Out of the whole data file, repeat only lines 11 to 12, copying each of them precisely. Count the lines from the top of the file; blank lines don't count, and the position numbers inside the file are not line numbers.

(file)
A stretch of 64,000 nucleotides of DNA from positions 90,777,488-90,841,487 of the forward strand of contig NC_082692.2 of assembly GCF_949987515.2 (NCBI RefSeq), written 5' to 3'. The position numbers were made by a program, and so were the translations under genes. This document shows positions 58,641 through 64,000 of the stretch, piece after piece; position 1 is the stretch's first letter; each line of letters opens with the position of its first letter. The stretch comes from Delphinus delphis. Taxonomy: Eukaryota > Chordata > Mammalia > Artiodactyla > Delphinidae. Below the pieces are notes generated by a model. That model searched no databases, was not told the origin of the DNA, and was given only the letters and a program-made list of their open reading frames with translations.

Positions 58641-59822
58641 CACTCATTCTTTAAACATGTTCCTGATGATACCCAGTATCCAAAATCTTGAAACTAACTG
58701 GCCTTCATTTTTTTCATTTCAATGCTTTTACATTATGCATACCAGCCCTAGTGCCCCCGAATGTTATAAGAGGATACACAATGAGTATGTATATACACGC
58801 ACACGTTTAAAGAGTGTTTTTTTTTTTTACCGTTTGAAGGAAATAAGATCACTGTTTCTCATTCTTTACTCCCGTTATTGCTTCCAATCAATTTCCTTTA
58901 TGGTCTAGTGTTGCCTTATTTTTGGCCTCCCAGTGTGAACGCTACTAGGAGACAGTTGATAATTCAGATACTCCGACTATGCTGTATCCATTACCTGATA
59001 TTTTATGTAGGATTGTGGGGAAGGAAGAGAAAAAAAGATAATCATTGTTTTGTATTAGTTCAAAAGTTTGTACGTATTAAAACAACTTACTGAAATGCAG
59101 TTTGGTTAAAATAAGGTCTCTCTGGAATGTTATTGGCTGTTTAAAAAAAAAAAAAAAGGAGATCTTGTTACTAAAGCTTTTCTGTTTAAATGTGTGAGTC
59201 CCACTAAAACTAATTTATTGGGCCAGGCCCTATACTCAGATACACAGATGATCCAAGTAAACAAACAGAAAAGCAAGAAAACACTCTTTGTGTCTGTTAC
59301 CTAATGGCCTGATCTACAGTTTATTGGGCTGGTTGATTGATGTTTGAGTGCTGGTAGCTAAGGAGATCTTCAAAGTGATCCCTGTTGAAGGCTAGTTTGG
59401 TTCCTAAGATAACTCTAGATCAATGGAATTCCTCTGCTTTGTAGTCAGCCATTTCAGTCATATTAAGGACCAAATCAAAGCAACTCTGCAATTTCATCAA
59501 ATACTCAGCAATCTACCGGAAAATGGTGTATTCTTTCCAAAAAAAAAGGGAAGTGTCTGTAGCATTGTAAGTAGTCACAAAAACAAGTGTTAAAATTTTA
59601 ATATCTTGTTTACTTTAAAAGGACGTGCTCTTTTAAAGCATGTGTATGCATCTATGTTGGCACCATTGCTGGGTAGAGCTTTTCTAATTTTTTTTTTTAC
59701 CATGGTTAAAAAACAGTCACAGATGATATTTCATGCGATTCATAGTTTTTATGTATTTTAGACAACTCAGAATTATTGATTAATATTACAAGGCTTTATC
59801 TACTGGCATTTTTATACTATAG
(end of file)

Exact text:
59401 TTCCTAAGATAACTCTAGATCAATGGAATTCCTCTGCTTTGTAGTCAGCCATTTCAGTCATATTAAGGACCAAATCAAAGCAACTCTGCAATTTCATCAA
59501 ATACTCAGCAATCTACCGGAAAATGGTGTATTCTTTCCAAAAAAAAAGGGAAGTGTCTGTAGCATTGTAAGTAGTCACAAAAACAAGTGTTAAAATTTTA